On 8th April, a message appeared in video form on the Church of England YouTube page. Gone was the homely background of his private quarters: he stood alone in a meeting room at Lambeth Palace, whiteboard behind him, and gave his reasons why the churches must be closed. No one was arguing with that. He then gave a reason why he was giving ‘guidance’ that clergy must also stay at home – to set an example, to be seen to do the right thing, to stand shoulder to shoulder with those that were unable to receive the Eucharist. This, he said, was the best way to be “with our flock, that we are not some super special category that can do what we like”.
So it was surprising when a letter appeared in The Times (11th May) defending the Archbishop from a critical article written about his decision over the closure of churches. The lady writing speaks of his comfort and warmth as he visited her terminally ill husband in hospital.
So a cleric entering their church alone is a health risk, and yet the Archbishop can go and make a hospital visit to a cancer ward where treatment causes lack of immunity for one?
Of course we have chaplains working in hospitals, who are all properly trained and equipped with protective masks. But if we need to be seen to be doing the right thing, and we already have chaplains in place, why did the Archbishop need to leave his home, walk down the road, and enter St Thomas’s Hospital? The letter says he was with the chaplain when he visited. Pastoral needs could have been met just as well by the chaplain on duty – unless the Archbishop is some super special category?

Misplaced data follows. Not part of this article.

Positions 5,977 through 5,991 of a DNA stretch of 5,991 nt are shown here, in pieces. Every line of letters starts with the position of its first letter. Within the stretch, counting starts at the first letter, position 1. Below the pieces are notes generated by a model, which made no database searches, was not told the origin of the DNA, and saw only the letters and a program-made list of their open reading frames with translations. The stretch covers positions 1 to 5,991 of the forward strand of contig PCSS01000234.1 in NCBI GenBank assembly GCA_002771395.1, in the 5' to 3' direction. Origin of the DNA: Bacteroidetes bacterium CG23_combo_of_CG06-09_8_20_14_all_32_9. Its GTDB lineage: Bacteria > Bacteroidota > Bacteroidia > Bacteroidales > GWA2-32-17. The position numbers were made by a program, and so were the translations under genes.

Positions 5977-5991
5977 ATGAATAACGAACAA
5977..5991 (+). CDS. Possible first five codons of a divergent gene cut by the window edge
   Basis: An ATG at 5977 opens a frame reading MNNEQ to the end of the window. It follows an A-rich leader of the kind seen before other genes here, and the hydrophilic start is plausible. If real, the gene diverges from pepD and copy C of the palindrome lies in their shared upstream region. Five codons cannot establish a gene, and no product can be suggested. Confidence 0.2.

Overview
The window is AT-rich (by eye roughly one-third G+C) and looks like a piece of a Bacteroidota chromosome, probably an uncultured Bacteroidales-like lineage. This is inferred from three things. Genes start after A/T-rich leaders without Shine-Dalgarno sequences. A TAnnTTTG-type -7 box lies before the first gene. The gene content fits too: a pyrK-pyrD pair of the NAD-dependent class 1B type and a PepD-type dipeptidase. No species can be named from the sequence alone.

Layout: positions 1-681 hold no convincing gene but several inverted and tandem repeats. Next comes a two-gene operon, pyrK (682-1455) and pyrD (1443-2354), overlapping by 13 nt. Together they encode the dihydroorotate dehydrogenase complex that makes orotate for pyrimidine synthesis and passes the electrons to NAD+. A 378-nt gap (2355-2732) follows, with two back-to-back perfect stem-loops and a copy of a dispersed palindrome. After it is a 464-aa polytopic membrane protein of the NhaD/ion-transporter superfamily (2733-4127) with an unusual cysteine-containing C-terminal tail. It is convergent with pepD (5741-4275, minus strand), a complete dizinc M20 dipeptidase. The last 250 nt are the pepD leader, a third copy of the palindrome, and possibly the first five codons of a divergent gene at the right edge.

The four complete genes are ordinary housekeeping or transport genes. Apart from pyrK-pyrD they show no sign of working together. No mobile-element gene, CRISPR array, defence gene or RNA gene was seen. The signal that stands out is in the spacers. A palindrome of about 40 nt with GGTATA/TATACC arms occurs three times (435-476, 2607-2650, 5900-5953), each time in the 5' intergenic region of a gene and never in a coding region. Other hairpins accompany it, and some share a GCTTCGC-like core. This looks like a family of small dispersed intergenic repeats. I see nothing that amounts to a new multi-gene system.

It is also fair to say that the Church asked for volunteers to help at St Bart’s Trust, to support the full time chaplains. However the qualification guidance was clear:
• You will need to be healthy and under the age of 60
• Not be supporting someone who is vulnerable in your home
• Full PPE necessary for each environment will be provided by the hospital
Justin Welby is 64 years old.
There is something deeply troubling about an Archbishop who over-reaches in his legal responsibility, has to back-peddle and then issue ‘guidance’, who sticks to it rigidly when it comes to his own home broadcasts, and yet, when no one is looking, pops to the hospital down the road to offer pastoral support – even though he didn’t need to, even though it was not his role, even though he’s not qualified in terms of his age.
Stay at Home, protect the NHS, save lives.
Bishops, Priests and Ministers are not a super special category that can do what they like.
Except when they are the Archbishop.